In this article we will show you how to use Homebrew, the popular package manager for MacOS or Linux.
Installing Homebrew on Mac
In order to get Homebrew installed on your machine, you will have to run the following command:
/bin/bash -c "$(curl -fsSL https://raw.githubusercontent.com/Homebrew/install/HEAD/install.sh)"
Once installed, to check that everything is in order you can do so by running:
$ brew --version Homebrew 3.6.12 Homebrew/homebrew-core (git revision cea59c6ec84; last commit 2022-11-22) Homebrew/homebrew-cask (git revision c0c877a95b; last commit 2022-11-22)
If you get a similar output, you have now Homebrew installed on your machine.
It is highly recommended that you update homebrew periodically. If you need to do so, it is as simple as this:
As you can see, it’s very simple and easy to guess. Let’s dive into packages now!
Installing packages (formulas)
Installing packages in Homebrew is very straightforward, you just need to know the name of the package (or “formula” as Homebrew calls them). Even if you are not sure about its name, most of the times Homebrew will suggest the right formula for you!
Let’s install Java using
brew, the command line executable that Homebrew provides.
brew install java
This command will download the latest Java version and automatically make it available on your path. If you check the Java version from your command line it should match the version downloaded by Homebrew.
$ java -version openjdk version "19.0.1" 2022-10-18 OpenJDK Runtime Environment Zulu19.30+11-CA (build 19.0.1+10) OpenJDK 64-Bit Server VM Zulu19.30+11-CA (build 19.0.1+10, mixed mode, sharing)
If the output you get is similar to what is shown above and the version matches with the version downloaded by
brew, everything worked as expected.
What if we need to install a specific version? Let’s see how to search for formulas first.
Searching package versions
Before installing a specific version of a formula, we will need to know what versions are available through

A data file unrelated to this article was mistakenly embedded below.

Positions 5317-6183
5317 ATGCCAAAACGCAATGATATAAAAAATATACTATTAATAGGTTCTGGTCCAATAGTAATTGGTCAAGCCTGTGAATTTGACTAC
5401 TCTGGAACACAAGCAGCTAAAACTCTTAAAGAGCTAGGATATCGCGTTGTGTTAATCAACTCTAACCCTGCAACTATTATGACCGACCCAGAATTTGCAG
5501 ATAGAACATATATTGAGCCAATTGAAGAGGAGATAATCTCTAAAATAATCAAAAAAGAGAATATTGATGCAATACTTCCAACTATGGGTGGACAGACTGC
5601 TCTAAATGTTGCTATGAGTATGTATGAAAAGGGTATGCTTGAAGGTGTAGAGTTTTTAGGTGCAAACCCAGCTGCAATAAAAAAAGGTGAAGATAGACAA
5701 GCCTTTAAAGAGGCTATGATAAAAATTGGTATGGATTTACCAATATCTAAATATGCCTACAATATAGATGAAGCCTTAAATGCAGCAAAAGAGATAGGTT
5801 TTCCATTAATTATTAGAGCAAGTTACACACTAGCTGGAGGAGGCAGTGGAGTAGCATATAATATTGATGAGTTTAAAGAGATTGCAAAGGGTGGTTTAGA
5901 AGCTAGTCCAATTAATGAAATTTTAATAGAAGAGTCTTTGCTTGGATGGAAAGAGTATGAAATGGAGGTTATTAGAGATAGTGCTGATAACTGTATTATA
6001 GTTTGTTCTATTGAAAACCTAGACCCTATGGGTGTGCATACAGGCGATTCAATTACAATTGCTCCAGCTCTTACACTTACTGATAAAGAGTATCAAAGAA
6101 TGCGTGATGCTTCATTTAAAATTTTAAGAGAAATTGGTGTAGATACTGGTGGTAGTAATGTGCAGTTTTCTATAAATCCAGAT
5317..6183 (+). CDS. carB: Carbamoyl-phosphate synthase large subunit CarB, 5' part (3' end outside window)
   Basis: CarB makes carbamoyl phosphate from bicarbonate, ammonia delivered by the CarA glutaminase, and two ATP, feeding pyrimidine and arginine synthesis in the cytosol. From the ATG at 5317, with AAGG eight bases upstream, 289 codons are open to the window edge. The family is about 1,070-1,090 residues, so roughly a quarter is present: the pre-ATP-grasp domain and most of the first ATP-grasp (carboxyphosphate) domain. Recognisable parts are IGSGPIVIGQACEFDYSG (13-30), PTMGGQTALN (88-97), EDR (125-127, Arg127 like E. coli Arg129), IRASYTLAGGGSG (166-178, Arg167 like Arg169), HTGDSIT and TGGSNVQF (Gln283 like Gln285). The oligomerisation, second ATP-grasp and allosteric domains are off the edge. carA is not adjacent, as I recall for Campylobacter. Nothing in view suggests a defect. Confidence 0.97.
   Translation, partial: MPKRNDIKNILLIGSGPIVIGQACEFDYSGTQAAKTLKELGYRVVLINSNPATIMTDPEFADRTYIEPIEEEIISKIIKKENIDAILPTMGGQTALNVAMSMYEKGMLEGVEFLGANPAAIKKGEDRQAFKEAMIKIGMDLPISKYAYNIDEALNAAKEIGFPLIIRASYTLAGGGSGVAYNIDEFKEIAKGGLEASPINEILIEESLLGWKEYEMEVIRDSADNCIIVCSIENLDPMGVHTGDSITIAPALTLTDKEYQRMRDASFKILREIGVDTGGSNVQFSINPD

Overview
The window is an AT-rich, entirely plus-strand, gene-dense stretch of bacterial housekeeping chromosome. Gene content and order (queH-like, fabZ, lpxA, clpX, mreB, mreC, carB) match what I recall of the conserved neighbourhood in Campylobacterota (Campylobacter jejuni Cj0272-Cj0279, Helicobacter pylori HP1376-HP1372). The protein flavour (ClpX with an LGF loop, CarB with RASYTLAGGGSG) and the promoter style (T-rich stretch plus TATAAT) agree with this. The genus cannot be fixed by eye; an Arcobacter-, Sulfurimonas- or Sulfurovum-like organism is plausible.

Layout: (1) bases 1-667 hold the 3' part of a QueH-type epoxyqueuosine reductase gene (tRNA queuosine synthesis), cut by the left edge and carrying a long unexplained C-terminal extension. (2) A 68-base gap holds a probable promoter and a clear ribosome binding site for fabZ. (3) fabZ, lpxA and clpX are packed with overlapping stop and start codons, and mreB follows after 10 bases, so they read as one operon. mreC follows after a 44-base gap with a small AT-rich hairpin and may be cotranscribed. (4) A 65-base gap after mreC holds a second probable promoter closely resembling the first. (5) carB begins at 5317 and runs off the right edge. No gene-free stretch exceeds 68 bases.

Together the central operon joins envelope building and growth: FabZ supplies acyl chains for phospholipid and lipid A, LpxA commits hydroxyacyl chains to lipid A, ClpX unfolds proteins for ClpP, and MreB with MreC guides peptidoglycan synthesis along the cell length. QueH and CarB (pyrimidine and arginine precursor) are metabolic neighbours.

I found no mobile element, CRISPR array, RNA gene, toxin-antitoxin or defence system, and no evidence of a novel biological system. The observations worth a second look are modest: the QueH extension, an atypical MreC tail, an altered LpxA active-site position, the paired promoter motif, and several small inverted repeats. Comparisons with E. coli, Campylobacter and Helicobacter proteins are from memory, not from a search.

brew [command] --cask. Cask is a brew extension where you can find some formulas that are not available in the standard brew repository.
We will use
openjdk formula in this case, a specific JDK vendor, because its format will make it easier to understand how brew works. If we want to check the versions available, we can run the following:
$ brew search openjdk ==> Formulae openjdk ✔ openjdk@11 ✔ openjdk@17 openjdk@8 openj9 openvdb ==> Casks adoptopenjdk adoptopenjdk8 microsoft-openjdk microsoft-openjdk11 openkey
As you can see, it will show you the versions available for that formula. As simple as that!
You will be able to notice that there are some suggestions under
Casks section too. You can find similar packages in cask. Let’s show another example for a different vendor, Zulu:
$ brew search zulu ==> Formulae zurl ==> Casks shopify/shopify/zulu-jdk11 shopify/shopify/zulu-jdk14 shopify/shopify/zulu-jdk17 zulu zulu15 zulu8 shopify/shopify/zulu-jdk12 shopify/shopify/zulu-jdk15 shopify/shopify/zulu-jdk7 zulu11 zulu17 zulufx shopify/shopify/zulu-jdk13 shopify/shopify/zulu-jdk16 shopify/shopify/zulu-jdk8 zulu13 zulu7
In this case, all the existing zulu packages are available as cask packages. It’d be clearer then if we search for them in this way:
brew search zulu --cask ==> Casks shopify/shopify/zulu-jdk11 shopify/shopify/zulu-jdk14 shopify/shopify/zulu-jdk17 zulu zulu15 zulu8 shopify/shopify/zulu-jdk12 shopify/shopify/zulu-jdk15 shopify/shopify/zulu-jdk7 zulu11 zulu17 zulufx shopify/shopify/zulu-jdk13 shopify/shopify/zulu-jdk16 shopify/shopify/zulu-jdk8 zulu13 zulu7
To search for cask packages you just have to append
--cask to your command.
Installing a specific version
If for any reason you don’t want to install the latest version, for example if your current project uses a previous Java version, then it’d make sense that you download the specific version used in your project. How can we do that?
We saw in the previous section how to list the available versions for a formula. Assuming we have the same list of
openjdk versions listed above, in order to install a specific version we just have to run the following then:
brew install openjdk@11
In a similar way to what we saw earlier, to install a zulu cask package we would have to run the following:
brew install zulu17
We can also run:
brew install zulu17 --cask
You now know how to install any package in Homebrew!
It’s also highly recommended to upgrade your packages to avoid using old versions of packages that could have security vulnerabilities. In order to do so, you just need to run the following:
If you haven’t upgraded your packages in a while, this could take a few minutes to complete.
In this article we have learned how to use Homebrew as a package manager for OSX, this is a very good tool to manage your packages. However, in the case we want to manage multiple versions of the jdk, we would highly recommend that you use SDKMan instead. SDKMan allows a much simpler handling of multiple versions of any sdk. You can find a short tutorial about SDKMan in our article “How to Use SDKMan”.
We have arrived to the end of our journey together today. We really hope you’ve liked our article and enjoyed your time reading it.
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